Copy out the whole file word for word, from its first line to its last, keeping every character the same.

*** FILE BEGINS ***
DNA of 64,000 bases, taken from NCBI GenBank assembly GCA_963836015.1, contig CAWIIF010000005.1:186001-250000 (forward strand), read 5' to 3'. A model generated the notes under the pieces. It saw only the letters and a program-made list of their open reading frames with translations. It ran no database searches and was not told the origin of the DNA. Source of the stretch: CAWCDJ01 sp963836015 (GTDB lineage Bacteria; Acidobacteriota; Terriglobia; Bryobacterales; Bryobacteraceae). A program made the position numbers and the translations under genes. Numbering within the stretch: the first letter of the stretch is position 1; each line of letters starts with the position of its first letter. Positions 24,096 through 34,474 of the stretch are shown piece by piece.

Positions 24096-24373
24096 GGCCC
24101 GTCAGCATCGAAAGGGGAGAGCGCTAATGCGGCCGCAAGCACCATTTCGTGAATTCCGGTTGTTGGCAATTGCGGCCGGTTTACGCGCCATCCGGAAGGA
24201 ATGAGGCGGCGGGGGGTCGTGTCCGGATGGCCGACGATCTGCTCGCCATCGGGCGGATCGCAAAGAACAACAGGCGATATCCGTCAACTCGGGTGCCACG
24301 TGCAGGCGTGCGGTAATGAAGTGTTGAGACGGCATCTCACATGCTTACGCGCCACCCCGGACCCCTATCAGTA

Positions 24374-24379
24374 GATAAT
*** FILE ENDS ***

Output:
DNA of 64,000 bases, taken from NCBI GenBank assembly GCA_963836015.1, contig CAWIIF010000005.1:186001-250000 (forward strand), read 5' to 3'. A model generated the notes under the pieces. It saw only the letters and a program-made list of their open reading frames with translations. It ran no database searches and was not told the origin of the DNA. Source of the stretch: CAWCDJ01 sp963836015 (GTDB lineage Bacteria; Acidobacteriota; Terriglobia; Bryobacterales; Bryobacteraceae). A program made the position numbers and the translations under genes. Numbering within the stretch: the first letter of the stretch is position 1; each line of letters starts with the position of its first letter. Positions 24,096 through 34,474 of the stretch are shown piece by piece.

Positions 24096-24373
24096 GGCCC
24101 GTCAGCATCGAAAGGGGAGAGCGCTAATGCGGCCGCAAGCACCATTTCGTGAATTCCGGTTGTTGGCAATTGCGGCCGGTTTACGCGCCATCCGGAAGGA
24201 ATGAGGCGGCGGGGGGTCGTGTCCGGATGGCCGACGATCTGCTCGCCATCGGGCGGATCGCAAAGAACAACAGGCGATATCCGTCAACTCGGGTGCCACG
24301 TGCAGGCGTGCGGTAATGAAGTGTTGAGACGGCATCTCACATGCTTACGCGCCACCCCGGACCCCTATCAGTA

Positions 24374-24379
24374 GATAAT